Bunnies may be cute, but they can wreak havoc in gardens. Luckily there are plenty of good plants that they just won't touch: plantsman Graham Rice picks 10 AGM-winning favourites
Rabbits can be a menace. Gardeners without a rabbit problem have no idea of the destruction they can bring; and in spite of the cat population, rabbits can often be seen in suburban as well in rural gardens.
Their try-anything-once attitude can be alarming, but although new plantings are often sampled, they may not nibble them in future: and by “nibble” I might mean bite off at ground level. And, of course, the more hungry they are, the less fussy rabbits become.
Fencing the whole garden is the ideal solution – be sure to bury the bottom of the fence at least 30cm (1ft) down to prevent them burrowing underneath – but you need to devise protection for gates and driveways.
The good news is that there are some plants that rabbits dislike, so if you’re plagued by these delightful little beasts, here’s a choice of Award of Garden Merit-winning perennials that rabbits tend to avoid.
Numbers at the end of each entry refer to RHS hardiness ratings.
For containers or borders
Known for its unusually deep blue flowers, well flared to show off their colour, Agapanthus ‘Loch Hope’ makes an impressive specimen with its narrow greyish foliage setting off the flowers well. It is one of the latest to flower and well timed to grow alongside Crocosmia ‘Star of the East’ (also rabbit-resistant and an AGM plant) in September. 1.2m (4ft). H6.
Columbines are amongst the most useful of rabbit-resistant perennials and the Songbird Series has unusually large numbers of flowers in clean colours. The flowers are slightly upward facing so show themselves off well in the garden, and make impressive cut flowers. The blue and white of Aquilegia ‘Bluebird’ is one of the most effective. 45cm. H4. 57
For damper soils
In damper situations in particular and in plenty of sun, astilbes are ideal; and after an initial sampling, rabbits rarely touch them. Astilbe ‘Fanal’ is a tough, award-winning old favourite. In July, its dark green, neatly cut foliage sets off the 25cm (10in) plumes of dark red flowers well. 45cm (18in). H7.
Gorgeous globe thistle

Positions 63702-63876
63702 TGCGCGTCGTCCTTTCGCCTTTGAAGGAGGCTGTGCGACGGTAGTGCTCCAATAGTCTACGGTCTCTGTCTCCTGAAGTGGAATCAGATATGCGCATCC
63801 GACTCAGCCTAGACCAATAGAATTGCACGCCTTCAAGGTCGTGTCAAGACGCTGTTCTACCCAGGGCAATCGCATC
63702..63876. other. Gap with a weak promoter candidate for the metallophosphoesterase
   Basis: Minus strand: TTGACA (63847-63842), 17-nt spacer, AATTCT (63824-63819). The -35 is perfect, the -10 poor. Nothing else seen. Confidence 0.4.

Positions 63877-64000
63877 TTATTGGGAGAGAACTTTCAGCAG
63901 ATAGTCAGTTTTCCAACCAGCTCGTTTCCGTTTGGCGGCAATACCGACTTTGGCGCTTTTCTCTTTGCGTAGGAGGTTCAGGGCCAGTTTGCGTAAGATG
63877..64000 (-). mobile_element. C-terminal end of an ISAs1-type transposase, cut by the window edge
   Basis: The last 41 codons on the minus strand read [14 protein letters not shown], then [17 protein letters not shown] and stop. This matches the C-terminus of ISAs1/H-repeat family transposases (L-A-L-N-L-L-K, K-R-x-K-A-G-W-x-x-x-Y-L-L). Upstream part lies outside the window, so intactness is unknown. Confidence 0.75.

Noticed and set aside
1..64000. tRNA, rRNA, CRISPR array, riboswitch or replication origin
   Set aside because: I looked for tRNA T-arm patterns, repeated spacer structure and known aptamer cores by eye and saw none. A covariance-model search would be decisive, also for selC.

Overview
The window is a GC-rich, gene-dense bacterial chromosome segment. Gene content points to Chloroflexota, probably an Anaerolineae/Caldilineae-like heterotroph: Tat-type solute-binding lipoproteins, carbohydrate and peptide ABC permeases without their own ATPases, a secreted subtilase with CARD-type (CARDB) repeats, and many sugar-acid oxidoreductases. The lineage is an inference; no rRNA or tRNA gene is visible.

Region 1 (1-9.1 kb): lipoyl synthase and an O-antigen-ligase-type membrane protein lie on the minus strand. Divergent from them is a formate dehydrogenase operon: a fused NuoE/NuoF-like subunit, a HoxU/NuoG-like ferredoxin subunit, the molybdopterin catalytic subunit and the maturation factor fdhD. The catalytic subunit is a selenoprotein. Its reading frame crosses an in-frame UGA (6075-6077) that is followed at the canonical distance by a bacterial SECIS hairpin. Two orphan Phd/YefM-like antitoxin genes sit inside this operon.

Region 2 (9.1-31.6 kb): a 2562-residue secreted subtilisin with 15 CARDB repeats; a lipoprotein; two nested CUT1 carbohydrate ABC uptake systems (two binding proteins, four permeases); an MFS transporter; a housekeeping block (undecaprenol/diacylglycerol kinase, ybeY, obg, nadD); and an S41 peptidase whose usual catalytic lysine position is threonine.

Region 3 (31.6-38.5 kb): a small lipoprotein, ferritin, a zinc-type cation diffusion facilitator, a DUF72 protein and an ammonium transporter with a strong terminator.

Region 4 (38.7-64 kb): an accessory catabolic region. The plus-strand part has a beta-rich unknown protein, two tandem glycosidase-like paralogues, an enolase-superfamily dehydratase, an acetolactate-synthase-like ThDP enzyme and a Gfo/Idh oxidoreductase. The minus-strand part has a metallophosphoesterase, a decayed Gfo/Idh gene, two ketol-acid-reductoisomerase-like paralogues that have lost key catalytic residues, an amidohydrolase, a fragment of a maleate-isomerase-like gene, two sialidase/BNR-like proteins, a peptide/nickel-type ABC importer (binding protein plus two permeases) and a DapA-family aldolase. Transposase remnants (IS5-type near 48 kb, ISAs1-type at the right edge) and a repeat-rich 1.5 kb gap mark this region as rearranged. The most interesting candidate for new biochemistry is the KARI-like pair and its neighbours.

Spines are always a help defeating animals and globe thistles are certainly spiny and are rarely favoured by rabbits. In July and August Echinops ritro subsp. ruthenicus has bright, steely blue, spiny flower heads on upright stems above thistle-like foliage with protective spines. 1m (3ft). H7.
Hellebores are poisonous to many animals (although deer will eat them occasionally, if they are hungry enough) and they are certainly unpopular with rabbits. The cup-shaped, green flowers of the Corsican or holly-leaved hellebore, Helleborus argutifolius, open in clusters of up to thirty from January into spring, and are set against bold jagged foliage. Can be short-lived but often self sows. 1.2m (4ft). H5.
A long flowering season, from June to September, is one of the appealing features that marks out Kniphofia ‘Timothy’ amongst rabbit-resistant red-hot pokers. Its pinkish orange colouring is also softer than many so should appeal to those discouraged by the harsher colouring of so many Kniphofia cultivars and is especially attractive set against its bronzed stems. 1m (3ft). H5.
All Miscanthus are unpopular with rabbits, but many are so late flowering that their display is muted; it’s important to choose one that flowers early. Miscanthus sinensis ‘Kleine Silberspinne’ is a shorter, more manageable variety whose pinkish plumes open in August then fade to biscuit brown in autumn and early winter. The autumn foliage is gold. 1.2m (4ft). H6.
Neat and aromatic
Cats may love them, but rabbits – not so much. The aromatic oils in catmints seem very off-putting to rabbits and one of the top choices amongst catmints is Nepeta racemosa ‘Walker’s Low’. Not only do its violet-blue spikes open from May to September, but the plant is bushy and rarely flops. 60cm (2ft). H7.
Vivid spring blue
Perhaps the rough and raspy foliage is a deterrent, but Pulmonaria 'Blue Ensign' usually remains untouched with its vivid rich blue flowers making a striking spring display. The generous flower clusters are held upright, showing off the flowers well, and are followed by overlapping mounds of broad, dark green leaves. 30cm (1ft). H6.